MOP106 Prediction of 4ν=1 Resonance of a High Intensity Linac resonance, emittance, linac, simulation 323
  • D. Jeon
    ORNL, Oak Ridge, Tennessee
  • G. Franchetti, L. Groening, I. Hofmann
    GSI, Darmstadt

The 4ν=1 resonance of a linac is found when the depressed tune is around 90 deg. It is observed that this fourth order resonance is dominating over the better known envelope instability and practically replacing it. Simulation study shows a clear emittance growth by this resonance and its stopband. Experimental measurement of the stopband of this resonance is proposed and conducted in early 2008 using the UNILAC at GSI. This study will serve as a excellent benchmarking.

TUP091 Extracting Information Content within Noisy, Sampled Profile Data from Charged Particle Beams: Part II laser, diagnostics, brightness 612
  • C.K. Allen, W. Blokland, S.M. Cousineau, J. Galambos
    ORNL, Oak Ridge, Tennessee

Funding: This work was supported by SNS through UT-Battelle, LLC, under contract DE-AC05-00OR22725 for the U.S. DOE.
Charged-particle beam diagnostic devices such as wire scanners, wire harps, and laser scanners all provide data sets describing the one-dimensional density distributions of the beam at a particular location; these data are commonly called profile data. We use these data for further computations, usually beam properties such as position and size, but to do so requires a certain level of accuracy in the data. Thus, we must make real world considerations as to its information content. Specifically, we consider noise in the data and the fact that it is sampled. The operation of a typical profile device is outlined in order to create a general model for the data sets. Using signal processing techniques we identify the minimal sampling requirements for maintaining information content. Using Bayesian analysis we identify the most probable Gaussian signal within the data (the mean and standard deviation of the Gaussian signal can then be used for computations). Time permitting we present techniques for direct computation of beam properties using noisy, sampled profile data.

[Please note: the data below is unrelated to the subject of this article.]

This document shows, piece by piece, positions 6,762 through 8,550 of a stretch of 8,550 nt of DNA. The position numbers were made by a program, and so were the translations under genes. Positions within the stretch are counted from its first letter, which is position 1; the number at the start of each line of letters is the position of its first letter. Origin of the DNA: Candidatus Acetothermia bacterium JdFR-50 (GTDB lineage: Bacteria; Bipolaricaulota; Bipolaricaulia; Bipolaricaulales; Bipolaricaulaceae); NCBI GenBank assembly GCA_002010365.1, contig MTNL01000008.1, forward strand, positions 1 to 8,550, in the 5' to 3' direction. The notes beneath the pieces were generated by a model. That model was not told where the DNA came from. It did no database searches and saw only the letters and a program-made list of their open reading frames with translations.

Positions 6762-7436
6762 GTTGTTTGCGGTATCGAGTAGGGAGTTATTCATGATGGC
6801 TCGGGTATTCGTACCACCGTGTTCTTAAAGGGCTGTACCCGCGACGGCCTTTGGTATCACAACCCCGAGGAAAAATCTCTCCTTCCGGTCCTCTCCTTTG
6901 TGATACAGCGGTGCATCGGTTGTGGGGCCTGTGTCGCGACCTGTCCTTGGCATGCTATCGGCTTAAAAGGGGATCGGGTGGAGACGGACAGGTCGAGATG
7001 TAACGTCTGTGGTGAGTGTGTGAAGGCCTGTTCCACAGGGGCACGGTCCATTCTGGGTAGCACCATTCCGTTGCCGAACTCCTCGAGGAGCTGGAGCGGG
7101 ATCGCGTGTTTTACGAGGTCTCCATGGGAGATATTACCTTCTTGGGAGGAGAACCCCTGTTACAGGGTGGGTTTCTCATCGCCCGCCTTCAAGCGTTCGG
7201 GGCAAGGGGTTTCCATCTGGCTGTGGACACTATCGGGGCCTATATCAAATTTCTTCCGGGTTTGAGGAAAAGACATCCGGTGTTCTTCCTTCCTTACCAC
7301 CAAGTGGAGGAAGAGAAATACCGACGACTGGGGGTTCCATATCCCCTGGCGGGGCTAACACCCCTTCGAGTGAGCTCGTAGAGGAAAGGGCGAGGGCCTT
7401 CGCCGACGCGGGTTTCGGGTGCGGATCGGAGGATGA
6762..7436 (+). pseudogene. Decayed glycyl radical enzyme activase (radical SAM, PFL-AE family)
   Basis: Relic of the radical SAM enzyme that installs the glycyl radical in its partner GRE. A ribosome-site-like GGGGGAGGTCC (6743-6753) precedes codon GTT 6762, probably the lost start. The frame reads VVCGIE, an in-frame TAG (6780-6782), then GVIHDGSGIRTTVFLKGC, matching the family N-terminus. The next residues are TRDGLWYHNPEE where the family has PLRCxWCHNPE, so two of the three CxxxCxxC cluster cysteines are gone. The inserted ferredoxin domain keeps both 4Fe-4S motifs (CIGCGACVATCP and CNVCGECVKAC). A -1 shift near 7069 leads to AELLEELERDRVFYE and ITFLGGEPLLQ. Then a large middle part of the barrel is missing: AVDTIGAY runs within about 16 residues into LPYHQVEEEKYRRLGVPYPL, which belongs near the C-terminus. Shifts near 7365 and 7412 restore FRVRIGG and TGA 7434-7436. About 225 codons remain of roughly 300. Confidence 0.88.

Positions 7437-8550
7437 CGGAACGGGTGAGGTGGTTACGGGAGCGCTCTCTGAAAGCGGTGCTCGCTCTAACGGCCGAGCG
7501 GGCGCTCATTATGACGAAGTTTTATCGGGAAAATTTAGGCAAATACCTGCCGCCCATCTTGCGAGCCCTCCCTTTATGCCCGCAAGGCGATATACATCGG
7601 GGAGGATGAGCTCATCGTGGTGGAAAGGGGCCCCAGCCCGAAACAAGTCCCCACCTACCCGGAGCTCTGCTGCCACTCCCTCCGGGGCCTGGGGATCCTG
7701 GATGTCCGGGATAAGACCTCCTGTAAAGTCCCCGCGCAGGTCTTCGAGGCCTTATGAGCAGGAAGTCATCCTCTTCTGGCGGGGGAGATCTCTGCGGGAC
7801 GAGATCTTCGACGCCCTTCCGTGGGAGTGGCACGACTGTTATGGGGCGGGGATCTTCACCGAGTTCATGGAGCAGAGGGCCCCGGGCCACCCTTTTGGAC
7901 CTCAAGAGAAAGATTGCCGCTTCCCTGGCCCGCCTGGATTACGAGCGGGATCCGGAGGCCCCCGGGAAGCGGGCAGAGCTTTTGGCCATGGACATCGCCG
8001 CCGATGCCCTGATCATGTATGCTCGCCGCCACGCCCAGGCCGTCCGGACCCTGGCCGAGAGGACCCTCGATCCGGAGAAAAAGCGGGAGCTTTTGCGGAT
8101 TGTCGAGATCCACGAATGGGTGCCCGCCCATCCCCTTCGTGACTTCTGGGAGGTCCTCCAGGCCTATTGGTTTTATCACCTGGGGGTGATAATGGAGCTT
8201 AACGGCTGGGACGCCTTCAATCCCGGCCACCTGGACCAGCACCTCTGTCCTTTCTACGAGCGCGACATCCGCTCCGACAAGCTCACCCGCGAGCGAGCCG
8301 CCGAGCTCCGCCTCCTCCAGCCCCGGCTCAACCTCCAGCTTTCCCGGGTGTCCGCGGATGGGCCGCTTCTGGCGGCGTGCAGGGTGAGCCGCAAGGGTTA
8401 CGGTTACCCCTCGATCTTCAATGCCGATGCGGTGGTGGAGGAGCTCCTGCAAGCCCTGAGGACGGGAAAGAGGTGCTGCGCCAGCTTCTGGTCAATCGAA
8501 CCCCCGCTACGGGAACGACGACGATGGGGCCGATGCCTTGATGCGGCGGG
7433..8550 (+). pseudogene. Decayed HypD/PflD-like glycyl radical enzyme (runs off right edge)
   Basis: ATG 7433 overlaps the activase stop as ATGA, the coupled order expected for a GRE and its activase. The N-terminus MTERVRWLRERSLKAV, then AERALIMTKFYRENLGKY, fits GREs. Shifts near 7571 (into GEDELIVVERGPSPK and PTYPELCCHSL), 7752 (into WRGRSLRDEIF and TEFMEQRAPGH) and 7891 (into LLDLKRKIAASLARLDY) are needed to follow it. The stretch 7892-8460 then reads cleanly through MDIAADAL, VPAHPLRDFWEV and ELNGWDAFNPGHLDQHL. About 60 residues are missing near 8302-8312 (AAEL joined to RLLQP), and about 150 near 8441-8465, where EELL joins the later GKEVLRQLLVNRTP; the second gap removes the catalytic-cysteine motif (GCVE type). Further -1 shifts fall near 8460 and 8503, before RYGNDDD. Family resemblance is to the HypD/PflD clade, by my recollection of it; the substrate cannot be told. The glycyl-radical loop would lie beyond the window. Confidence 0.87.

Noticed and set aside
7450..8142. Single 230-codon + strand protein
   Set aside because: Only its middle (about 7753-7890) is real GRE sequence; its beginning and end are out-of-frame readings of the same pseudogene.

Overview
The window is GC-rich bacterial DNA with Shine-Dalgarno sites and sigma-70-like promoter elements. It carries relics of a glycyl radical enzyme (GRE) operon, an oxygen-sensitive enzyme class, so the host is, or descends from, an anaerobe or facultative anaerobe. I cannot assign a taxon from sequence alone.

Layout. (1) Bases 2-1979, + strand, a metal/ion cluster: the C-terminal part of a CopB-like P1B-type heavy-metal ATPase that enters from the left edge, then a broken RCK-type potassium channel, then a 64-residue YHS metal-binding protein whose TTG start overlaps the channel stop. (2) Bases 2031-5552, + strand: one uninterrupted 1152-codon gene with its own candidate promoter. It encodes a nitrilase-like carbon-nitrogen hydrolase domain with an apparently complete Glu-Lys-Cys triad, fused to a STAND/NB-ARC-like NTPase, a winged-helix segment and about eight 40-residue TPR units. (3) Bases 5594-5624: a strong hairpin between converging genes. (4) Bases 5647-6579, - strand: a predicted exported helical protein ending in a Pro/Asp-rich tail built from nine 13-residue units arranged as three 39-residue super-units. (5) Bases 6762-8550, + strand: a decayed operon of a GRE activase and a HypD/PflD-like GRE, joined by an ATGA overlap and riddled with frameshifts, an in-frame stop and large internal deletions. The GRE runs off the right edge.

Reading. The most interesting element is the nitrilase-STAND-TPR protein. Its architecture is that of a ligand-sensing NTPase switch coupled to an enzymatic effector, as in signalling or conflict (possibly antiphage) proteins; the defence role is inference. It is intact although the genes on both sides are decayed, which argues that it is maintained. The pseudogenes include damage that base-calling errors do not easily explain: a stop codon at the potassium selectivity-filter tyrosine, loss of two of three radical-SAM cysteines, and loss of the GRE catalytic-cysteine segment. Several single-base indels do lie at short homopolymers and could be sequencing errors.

TUP092 Laser-Based Profile and Energy Monitor for H- Beams laser, electron, ion, linac 615
  • R. Connolly, J.G. Alessi, S. Bellavia, W.C. Dawson, C. Degen, W. Meng, D. Raparia, T. Russo, N. Tsoupas
    BNL, Upton, Long Island, New York

A beam profile and energy monitor for H- beams based on laser photoneutralization is being developed at Brookhaven National Laboratory for use on the High Intensity Neutrino Source at Fermilab. An H- ion has a first ionization potential of 0.75 eV and can be neutralized by light from a Nd:YAG laser (λ = 1064 nm). To measure beam profiles, a narrow laser beam is stepped across the ion beam removing electrons from the portion of the H- beam intercepted by the laser. A curved axial magnet field channels these electrons into a Faraday cup. To measure the energy spread of the electrons the laser position is fixed and the voltage on a screen in front of the cup is raised in small steps. We deduce the energy spread of the H- beam by deconvolving the electron spectrum into components from beam energy and from space-charge fields. Measurements are reported from experiments in the BNL linac MEBT at 750 keV.